Lardner also had a lifelong fascination with the theatre, although his only Broadway three-act successes were the thrice-filmed Elmer The Great, co-written with George M. Cohan, and June Moon, a comedy authored with Broadway veteran George S. Kaufman. Lardner also wrote skits for the Ziegfeld Follies. and a series of brief nonsense plays that ridiculed the conventions of the theatre using zany humor and outrageous, impossible stage directions, such as "The curtain is lowered for seven days to denote the lapse of a week."
He was a dedicated composer and lyricist: both his first - Zanzibar (1903) - and last - June Moon (1920) - published stage works included several Lardner tunes. He wrote at least one recorded song for Bert Williams, and provided the lyrics for the song "That Old Quartet" (1913) by Nathaniel D. Mann. Other collaborators of note included Aubrey Stauffer, Jerome Kern, and Vincent Youmans - with whom he toiled on the Ziegfeld Astaires musical, Smiles (1930).
Lardner was a good friend of F. Scott Fitzgerald and other authors of the Jazz Age. His books were published by Maxwell Perkins, who also served as Fitzgerald's editor. To create his first book of short stories Lardner had to get copies from the magazines who bought the stories -- he held his own short stories in low regard and did not save copies.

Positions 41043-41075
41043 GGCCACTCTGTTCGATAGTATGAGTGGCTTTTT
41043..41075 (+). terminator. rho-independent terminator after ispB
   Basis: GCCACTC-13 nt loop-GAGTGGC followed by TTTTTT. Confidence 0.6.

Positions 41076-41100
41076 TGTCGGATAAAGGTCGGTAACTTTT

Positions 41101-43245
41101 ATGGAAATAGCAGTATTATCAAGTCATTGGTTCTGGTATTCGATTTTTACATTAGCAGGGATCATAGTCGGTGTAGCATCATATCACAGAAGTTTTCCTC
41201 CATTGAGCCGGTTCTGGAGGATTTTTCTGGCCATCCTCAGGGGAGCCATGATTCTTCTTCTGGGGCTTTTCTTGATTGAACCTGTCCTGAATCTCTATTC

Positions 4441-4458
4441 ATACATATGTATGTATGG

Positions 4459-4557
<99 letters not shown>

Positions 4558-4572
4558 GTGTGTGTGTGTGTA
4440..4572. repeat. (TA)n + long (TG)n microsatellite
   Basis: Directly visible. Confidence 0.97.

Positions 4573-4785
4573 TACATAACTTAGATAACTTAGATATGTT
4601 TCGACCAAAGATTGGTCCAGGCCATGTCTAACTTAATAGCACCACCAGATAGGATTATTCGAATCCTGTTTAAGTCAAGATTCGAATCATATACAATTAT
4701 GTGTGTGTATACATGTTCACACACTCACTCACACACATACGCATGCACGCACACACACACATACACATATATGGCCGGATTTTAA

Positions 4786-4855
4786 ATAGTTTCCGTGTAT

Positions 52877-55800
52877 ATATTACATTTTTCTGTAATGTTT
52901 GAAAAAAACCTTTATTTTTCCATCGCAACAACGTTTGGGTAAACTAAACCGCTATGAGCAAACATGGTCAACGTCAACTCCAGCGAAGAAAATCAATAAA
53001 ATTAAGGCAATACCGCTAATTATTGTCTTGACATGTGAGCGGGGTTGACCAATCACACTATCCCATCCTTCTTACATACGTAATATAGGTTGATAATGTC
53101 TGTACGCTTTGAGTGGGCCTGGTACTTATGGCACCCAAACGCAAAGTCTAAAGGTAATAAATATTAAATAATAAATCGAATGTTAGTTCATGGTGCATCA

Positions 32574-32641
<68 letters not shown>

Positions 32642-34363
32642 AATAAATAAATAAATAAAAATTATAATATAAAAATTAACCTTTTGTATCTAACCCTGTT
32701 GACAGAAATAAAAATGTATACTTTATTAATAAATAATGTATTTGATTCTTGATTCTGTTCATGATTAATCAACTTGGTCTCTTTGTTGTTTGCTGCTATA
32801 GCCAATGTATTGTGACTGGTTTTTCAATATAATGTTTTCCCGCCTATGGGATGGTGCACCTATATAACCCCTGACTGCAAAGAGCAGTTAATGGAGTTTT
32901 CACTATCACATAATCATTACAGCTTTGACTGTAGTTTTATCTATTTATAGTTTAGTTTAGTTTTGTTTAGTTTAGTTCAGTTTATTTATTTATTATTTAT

Lardner influenced Ernest Hemingway, who sometimes wrote articles for his high school newspaper using the pseudonym Ring Lardner, Jr. The two met during December 1928, thanks to Max Perkins, but did not become friends. Lardner's gift for dialogue heavily influenced the writer John O'Hara, who said he learned from reading Lardner "that if you wrote down speech as it is spoken truly, you produce true characters, and the opposite is also true: if your characters don't talk like people they aren't good characters" and added, "it's the attribute most lacking in American writers and almost totally lacking in the British."